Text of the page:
Bill and Melinda Gates have commended the efforts of those they referred to as optimists, for devoting their ideas, resources and lives in solving the world’s challenges.
The co-chairs of the Bill & Melinda Gates Foundation gave the commendation in a letter titled, “Bill and Melinda Gates: Our 2019 Annual Letter. Things We Didn’t See Coming”.
They described 2018 as a year filled with a series of surprises.
“From especially devastating natural disasters on one hand to record numbers of women campaigning for office on the other.
“The world looking background from today is very different from what we pictured a couple years ago looking forward,” they said.
They, however, said the surprises had helped prod them to action because they realised that people’s realities of the world didn’t match their expectations for it.
Bill Gates explained that he read an article 25 years ago that said hundreds of thousands of children in poor countries were dying of diarrhoea.
He said it was surprising because he lived in a world where innovation was for everyone and no child was allowed to die from a disease that could have been prevented.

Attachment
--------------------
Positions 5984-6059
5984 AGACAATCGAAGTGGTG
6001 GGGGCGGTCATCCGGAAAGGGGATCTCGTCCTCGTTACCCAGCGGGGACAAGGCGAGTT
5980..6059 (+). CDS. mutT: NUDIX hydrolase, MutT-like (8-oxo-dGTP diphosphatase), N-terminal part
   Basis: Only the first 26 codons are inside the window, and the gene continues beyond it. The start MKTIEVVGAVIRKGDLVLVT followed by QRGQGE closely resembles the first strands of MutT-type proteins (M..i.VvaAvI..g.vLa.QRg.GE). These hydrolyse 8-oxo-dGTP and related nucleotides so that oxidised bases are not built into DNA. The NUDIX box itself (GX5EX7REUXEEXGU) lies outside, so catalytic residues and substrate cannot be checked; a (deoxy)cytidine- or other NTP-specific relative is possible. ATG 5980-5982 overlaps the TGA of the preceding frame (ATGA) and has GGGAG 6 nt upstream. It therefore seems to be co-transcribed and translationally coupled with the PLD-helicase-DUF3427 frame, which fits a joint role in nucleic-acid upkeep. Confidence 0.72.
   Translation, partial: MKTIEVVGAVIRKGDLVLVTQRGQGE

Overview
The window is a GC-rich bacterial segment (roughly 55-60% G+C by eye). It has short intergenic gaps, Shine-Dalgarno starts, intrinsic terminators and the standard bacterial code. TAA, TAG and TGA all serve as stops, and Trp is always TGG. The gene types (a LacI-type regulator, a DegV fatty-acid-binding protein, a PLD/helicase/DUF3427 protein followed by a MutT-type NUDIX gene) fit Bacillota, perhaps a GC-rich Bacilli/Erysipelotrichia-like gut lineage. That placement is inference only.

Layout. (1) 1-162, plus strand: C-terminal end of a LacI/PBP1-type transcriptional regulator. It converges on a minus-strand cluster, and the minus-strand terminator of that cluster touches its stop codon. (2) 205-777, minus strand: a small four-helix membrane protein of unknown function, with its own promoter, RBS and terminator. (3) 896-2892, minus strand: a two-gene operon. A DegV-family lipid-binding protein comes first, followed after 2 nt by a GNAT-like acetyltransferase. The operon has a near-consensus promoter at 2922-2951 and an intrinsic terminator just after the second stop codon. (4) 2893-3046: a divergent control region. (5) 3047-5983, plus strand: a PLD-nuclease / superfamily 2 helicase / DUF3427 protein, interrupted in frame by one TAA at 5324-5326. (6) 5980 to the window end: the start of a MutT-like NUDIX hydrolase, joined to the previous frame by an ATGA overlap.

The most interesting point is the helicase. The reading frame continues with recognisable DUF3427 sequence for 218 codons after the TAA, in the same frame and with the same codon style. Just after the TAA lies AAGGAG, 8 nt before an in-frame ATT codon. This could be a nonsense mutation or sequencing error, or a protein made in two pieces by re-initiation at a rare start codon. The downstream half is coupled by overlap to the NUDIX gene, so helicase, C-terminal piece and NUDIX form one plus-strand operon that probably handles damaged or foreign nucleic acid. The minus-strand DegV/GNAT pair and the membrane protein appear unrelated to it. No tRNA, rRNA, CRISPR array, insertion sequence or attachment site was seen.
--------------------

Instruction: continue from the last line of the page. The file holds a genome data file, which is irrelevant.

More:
“That surprise helped crystallise our values; that discovery was one of the most important steps in our journey to philanthropy.
“We were surprised, then we were outraged, then we were activated,” he said.
They noted that one of the good surprises they had with malaria was the reduction in malaria deaths to 42 pet cent since 2000.
The reduction was due to interventions such as bed nets, targeted at reducing the disease’s burden.
Gates’ highlighted other things that had surprised them in the philanthropic journey.
They said some worried them while others inspired but all prodded them to action; they encouraged everyone to do the same to help the world get better.
The other surprises they highlighted include that Africa being the youngest continent; DNA tests can find serial killers and could also help prevent premature birth.
Others are; data can be sexist, you can learn about processing anger from teenage boys, there’s a nationalist case for globalism, toilets haven’t changed in a century and textbooks are becoming obsolete.
Gates’ said they were still absolutely optimistic about the future and believed in the power of innovation to help solve the world’s challenges.
They urged everyone to heed the call to action by taking up responsibilities by devoting their ideas and resources.
“When we’re feeling overwhelmed by negative headlines, we remind ourselves that none of us has the right to sit back and expect that the world is going to keep getting better.
“We have a responsibility to do everything we can to push it in that direction,” they said.
By Oluwashina Iyanda